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Modifiability of Spousal Support

Published in Chicago Lawyer Magazine, January 2010
By Daniel Stefani

Spousal support, which is known in Illinois as maintenance, is an ever-changing area in the divorce world.

On October 8, 2009, the Illinois Supreme court issued its opinion on Steven Blum v. Judy Kostner, (2009 WL 3212542 Ill.).  Although the prevailing opinion of divorce attorneys and judges was consistent with Blum, there was no definitive direction from the statute or case law until now.  After I read the case, I wondered whether it will create more or less litigation.

The Blum court held, in part, that absent an express agreement between the divorcing parties, Sections 502(f), 504 and 510(a-5) of the Illinois Marriage and Dissolution of Marriage Act (IMDMA) do not permit the court to make a maintenance award nonmodifiable and nonreviewable in terms of amounts and duration unless the court orders maintenance in gross, which is more in the nature of a property settlement, and less like spousal support.

In Blum, the parties were divorced pursuant to a Marital Settlement Agreement that provided for 61 months of unallocated maintenance and child support to be paid from the ex-husband to the ex-wife.  The agreement also stated that maintenance would be reviewable after the 61 months and would not terminate without a court order. At the expiration of the 61 months, the ex-husband filed a petition requesting the trial court terminate his maintenance payments because the children attained majority, he was paying their college expenses, the ex-wife’s living expenses were lower, the ex-wife was a licensed attorney who could support herself and the ex-wife had an obligation to become self-supporting under the Marital Settlement Agreement.

After an extensive review hearing, the trial court issued an order reducing the monthly maintenance amounts and limiting the duration to three years.  The trial court’s order further stated that the award was in full and complete satisfaction of the payor’s obligation to pay maintenance to the payee, and other than the payments ordered, the payee was forever barred from seeking maintenance from the payor.  The court went on to state that the order was nonmodifiable as to the duration and amount and could not be changed even if there was a substantial change in circumstances, and that the order was not subject to any review by the court in the future.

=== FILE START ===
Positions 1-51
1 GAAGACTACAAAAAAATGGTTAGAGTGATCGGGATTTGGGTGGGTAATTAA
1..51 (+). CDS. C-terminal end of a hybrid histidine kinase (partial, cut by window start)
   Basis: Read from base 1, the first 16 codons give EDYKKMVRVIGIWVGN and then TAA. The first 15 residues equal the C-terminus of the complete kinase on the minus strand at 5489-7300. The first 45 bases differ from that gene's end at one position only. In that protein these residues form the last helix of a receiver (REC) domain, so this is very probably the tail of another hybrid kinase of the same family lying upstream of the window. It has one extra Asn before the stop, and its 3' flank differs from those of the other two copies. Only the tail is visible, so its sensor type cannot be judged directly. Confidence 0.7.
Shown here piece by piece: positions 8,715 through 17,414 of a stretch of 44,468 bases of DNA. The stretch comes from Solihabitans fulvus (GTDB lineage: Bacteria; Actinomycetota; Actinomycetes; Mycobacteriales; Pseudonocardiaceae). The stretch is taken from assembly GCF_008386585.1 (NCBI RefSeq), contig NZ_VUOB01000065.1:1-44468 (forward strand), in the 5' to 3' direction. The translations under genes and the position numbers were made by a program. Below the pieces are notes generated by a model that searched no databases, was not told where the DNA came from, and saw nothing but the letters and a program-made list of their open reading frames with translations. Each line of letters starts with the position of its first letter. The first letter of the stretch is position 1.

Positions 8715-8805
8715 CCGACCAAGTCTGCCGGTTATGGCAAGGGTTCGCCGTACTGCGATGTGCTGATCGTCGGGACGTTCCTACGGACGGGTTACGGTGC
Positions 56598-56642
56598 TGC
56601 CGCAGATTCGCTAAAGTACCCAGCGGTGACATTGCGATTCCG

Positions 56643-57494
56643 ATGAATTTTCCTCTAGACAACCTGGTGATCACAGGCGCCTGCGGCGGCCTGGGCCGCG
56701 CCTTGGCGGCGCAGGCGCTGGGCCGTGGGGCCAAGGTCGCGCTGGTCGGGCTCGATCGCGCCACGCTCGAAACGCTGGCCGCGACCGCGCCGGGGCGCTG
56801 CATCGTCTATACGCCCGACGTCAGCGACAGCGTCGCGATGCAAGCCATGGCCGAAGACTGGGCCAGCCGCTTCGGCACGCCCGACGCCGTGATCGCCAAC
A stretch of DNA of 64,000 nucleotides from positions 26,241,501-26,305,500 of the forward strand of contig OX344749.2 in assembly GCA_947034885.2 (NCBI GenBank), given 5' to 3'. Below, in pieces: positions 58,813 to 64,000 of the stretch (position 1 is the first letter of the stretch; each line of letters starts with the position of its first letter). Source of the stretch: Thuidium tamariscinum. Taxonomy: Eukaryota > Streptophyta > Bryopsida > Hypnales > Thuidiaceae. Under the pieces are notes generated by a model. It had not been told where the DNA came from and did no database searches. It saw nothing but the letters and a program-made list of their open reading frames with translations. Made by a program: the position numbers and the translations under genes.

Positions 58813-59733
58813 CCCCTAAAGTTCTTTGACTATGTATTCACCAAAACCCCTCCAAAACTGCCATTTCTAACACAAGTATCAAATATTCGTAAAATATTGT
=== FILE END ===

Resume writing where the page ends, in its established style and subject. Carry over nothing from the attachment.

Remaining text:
The Appellate Court determined that the trial court erred in reducing the payee’s maintenance and it exceeded its authority in making the payee’s maintenance award nonmodifiable and nonreviewable.  The case was remanded to the trial court for further proceedings, but the Illinois Supreme Court allowed Blum’s petition for leave to appeal.

Blum argued that the trial court’s remedy was in the nature of maintenance in gross citing the case In Re the Marriage of Freeman 106 Ill.2d 290, 478 N.E.2d 326, 88 Ill.Dec. 11 (Ill. 1985).  The Freeman court stated that the trial court may award maintenance in gross, which is a nonmodifiable sum certain to be received by the former spouse regardless of changes in circumstances given the absence of an agreement by the parties; however, the award of maintenance in gross is in the nature of property and creates a vested interest in the recipient immediately.  The Supreme Court dismissed Blum’s position stating that Freeman involved the interpretation of a maintenance in gross award made incident to a judgment for dissolution of marriage and did not address the reviewability of fixed periodic maintenance.

The Blum court held that the IMDMA, by setting forth the conditions for modification or termination of maintenance implicitly provides that all awards of maintenance are modifiable except for maintenance in gross.  The Blum court took the position that since life is so uncertain going forward, their holding allows the court to have flexibility for dealing with such changes and that making an award nonmodifiable limits the court’s ability to deal with changes in the future.  There was no discussion of judicial economy concerns.

Given the Blum decision, the court is now left with simply awarding the same or reduced payments for a certain duration that will then be reviewed again by a court in a future hearing.  The court can also terminate the support at a review hearing. Short of obtaining an outright termination, the court’s remedies are open-ended and fly in the face of any concept of judicial agreement, at least in terms of duration, and perhaps in terms of amount as well.  The payor should be prepared to offer a longer duration than what is expected at trial in exchange for a finite termination. The drawback is obviously that the payor is obligating himself or herself to pay a guaranteed amount for a guaranteed time period even if the payor no longer has the ability to pay support in exchange for certainty.  Even the payee spouse should be weary of the ever-escalating cost of litigation and the potential of an outright termination at a future review hearing. Therefore, the payee spouse should consider the benefit of making an agreement that is nonmodifiable as well.

Time will tell whether more cases settle with nonmodifiable agreements given the deterrence factor resulting from the Blum decision or whether there will continue to be review hearings regarding maintenance.

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